Saturday, July 18, 2009

Moon Man

Some high school kids bought up a batch of mice and let them go in assembly. Many were trampled to death. This little guy escaped and lived for six months at the Stratham SPCA. I adopted him on Halloween, full moon. Hence the name.
He's a pretty old guy now, almost three. So I was happy, just now, when he took a little sun bath and I was able to get some good pictures! He answers to his name, lets me pat him. And he has the most wonderful, petal-like ears.

The Committe To Begin Essential Piano Placement

Painted pianos all over London this summer. Anyone can sit down and play. This is enough to make me buy a ticket to England, pronto. But even better, let's start a campaign to put musical instruments in every town and city!

Friday, July 17, 2009

In the Other Kind of Time by Mark Nepo

by Mark Nepo

Let's journey now
to the other kind of time
where we've known each other
for centuries, beneath our names,
beneath our pain, to the other side
where we can stop to listen
the way fox listen to the night.

Come with me out of the cold
where we can put down the
notions we've been carrying
like torn flags into battle.

We can throw them to the earth
or place them in the earth, and ask,
why these patterns in the first place?
If you want, we can repair them, if
they still seem true. Or we can
sing as they burn.

Come. Let's feel our way
beneath the noise where we
can ask what it means to be alive
and lift our chins from the stream
like deer who've outrun
all the hunters.

Intense blackberry love

My sister, who's from Oregon, laughed at my yard
that by now looks almost like Sleeping Beauty's castle, wreathed and impassible because of thorny rose vines. In my case, it's blackberries. Kathleen
said, "Every single person I know does everything they can to get the blackberries out of their yard. You do everything to encourage them. . ."
Yes siree Bob I do. For me and the birds. Here is the first ripe berry of July. And one picture down, you can guess what happened.

Sunday, July 12, 2009

Capybara Solo

Capybara Ensemble

Watch for Sandra Beasley --Dazzling New Poet

Keep an eye out for poet Sandra Beasley. In this month's issue of Poetry, one of her poems,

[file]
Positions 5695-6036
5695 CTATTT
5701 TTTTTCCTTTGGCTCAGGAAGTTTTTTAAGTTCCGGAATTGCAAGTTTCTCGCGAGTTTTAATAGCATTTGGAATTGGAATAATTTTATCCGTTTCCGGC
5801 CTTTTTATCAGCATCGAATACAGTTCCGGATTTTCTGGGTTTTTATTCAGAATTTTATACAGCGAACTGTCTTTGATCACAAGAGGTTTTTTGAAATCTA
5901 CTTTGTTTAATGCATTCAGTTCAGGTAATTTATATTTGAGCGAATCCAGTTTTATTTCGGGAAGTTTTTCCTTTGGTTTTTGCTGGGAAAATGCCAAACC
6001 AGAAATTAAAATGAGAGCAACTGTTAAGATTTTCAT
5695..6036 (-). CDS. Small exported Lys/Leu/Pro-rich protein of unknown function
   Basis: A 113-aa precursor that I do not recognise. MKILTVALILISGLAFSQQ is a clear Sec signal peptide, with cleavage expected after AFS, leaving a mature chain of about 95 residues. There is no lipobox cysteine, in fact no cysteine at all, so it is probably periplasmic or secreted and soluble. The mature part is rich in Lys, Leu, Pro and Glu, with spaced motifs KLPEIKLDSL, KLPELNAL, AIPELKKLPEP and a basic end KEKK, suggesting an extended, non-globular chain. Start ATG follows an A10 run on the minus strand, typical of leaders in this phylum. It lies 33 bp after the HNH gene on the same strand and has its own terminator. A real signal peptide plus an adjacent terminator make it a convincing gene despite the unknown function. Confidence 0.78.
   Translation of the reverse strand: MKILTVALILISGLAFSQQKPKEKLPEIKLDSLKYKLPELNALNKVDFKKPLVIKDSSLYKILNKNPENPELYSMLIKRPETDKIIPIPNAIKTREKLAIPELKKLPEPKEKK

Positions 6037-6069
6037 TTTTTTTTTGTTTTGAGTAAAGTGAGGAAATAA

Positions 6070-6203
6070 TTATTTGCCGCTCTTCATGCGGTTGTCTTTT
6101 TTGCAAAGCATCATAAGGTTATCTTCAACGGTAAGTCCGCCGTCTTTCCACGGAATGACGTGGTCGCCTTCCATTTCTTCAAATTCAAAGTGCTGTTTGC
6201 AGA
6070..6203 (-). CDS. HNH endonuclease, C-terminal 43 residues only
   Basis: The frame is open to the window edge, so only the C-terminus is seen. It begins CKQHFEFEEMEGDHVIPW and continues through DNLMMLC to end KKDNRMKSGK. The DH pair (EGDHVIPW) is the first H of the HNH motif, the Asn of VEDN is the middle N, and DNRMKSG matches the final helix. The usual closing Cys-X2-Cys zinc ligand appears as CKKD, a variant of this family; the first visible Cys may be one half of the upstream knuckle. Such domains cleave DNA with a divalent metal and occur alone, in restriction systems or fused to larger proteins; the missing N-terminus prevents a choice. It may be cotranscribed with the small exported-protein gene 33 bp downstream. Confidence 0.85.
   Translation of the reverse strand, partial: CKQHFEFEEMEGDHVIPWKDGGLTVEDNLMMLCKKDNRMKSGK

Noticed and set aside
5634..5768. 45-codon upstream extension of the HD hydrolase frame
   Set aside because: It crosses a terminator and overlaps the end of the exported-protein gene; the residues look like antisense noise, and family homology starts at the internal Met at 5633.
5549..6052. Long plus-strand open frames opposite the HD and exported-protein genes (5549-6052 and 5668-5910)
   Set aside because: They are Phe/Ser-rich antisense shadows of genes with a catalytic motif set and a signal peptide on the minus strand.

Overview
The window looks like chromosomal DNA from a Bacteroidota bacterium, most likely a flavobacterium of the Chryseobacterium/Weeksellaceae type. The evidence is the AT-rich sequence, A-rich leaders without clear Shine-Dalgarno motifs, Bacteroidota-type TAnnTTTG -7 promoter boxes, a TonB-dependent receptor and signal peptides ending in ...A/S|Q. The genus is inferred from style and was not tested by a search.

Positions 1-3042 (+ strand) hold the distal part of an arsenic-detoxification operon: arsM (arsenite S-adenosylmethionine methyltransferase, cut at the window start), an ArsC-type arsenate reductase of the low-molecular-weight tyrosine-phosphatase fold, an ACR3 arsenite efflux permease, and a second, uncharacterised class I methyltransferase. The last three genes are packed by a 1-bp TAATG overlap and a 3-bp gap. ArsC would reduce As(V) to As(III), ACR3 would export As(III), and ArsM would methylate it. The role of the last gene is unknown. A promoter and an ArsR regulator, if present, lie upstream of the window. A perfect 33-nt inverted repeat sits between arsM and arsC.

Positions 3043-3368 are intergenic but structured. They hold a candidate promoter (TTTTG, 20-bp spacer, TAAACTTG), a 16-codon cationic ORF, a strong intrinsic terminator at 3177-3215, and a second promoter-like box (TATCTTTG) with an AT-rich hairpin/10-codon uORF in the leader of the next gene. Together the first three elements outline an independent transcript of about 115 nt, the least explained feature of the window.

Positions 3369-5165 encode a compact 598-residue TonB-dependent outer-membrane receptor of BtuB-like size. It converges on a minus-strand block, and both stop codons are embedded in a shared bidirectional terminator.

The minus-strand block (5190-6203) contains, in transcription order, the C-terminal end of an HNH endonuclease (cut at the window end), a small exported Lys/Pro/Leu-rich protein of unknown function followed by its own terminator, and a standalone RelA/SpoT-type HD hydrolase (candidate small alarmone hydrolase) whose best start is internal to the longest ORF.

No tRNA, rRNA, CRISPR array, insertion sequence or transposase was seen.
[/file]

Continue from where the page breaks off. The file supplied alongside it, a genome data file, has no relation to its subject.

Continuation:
Unit of Measure appears. I'll post it here along with a terrific poem called Love Poem for Wednesday. She has one book already published, Theories of Falling
and another book, I Was the Jukebox, due out in April of 2010.

Unit of Measure

All can be measured by the standard of the capybara.
Everyone is lesser than or greater than the capybara.
Everything is taller or shorter than the capybara.
Everything is mistaken for a Brazilian dance craze
more or less frequently than the capybara.
Everyone eats greater or fewer watermelons
than the capybara. Everyone eats more or less bark.
Everyone barks more than or less than the capybara,
who also whistles, clicks, grunts, and emits what is known
as his alarm squeal. Everyone is more or less alarmed
than a capybara, who—because his back legs
are longer than his front legs—feels like
he is going downhill at all times.
Everyone is more or less a master of grasses
than the capybara. Or going by the scientific name,
more or less Hydrochoerus hydrochaeris
or, going by the Greek translation, more or less
water hog
. Everyone is more or less
of a fish than the capybara, defined as the outermost realm
of fishdom by the 16th-century Catholic Church.
Everyone is eaten more or less often for Lent than
the capybara. Shredded, spiced, and served over plantains,
everything tastes more or less like pork
than the capybara. Before you decide that you are
greater than or lesser than a capybara, consider
that while the Brazilian capybara breeds only once a year,
the Venezuelan variety mates continuously.
Consider the last time you mated continuously.
Consider the year of your childhood when you had
exactly as many teeth as the capybara—
twenty—and all yours fell out, and all his
kept growing. Consider how his skin stretches
in only one direction. Accept that you are stretchier
than the capybara. Accept that you have foolishly
distributed your eyes, ears, and nostrils
all over your face. Accept that now you will never be able
to sleep underwater. Accept that the fish
will never gather to your capybara body offering
their soft, finned love. One of us, they say, one of us,
but they will not say it to you.

Love Poem for Wednesday

You’re the day after Tuesday, before eternity.
You’re the day we ran out of tomatoes
and used tiny packets of ketchup instead.

You are salt, no salt, too much salt, a hangover.
You hold the breath of an abandoned cave.
Sometimes you surprise me with your

aurora borealis and I’ll pull over to watch you;
I’ll wait in the dark shivering fields of you.
But mostly, not. My students don’t care for you

or your lessons from the life of a minor god.
Can you hit the high C in our anthem?
Can you bench press a national disaster?

I fear for you, Wednesday. Your papers
are never in order. Your boots track in mud.
You’re the day I realized I didn’t even like him,

and the day I still said yes, yes, yes.
Sometimes I think you and I should elope,
and leave this house of cards to shuffle itself.

You are love, no love, too much love, a cuckold.
You are the loneliest of the three bears, hoping
to come home and find someone in your bed.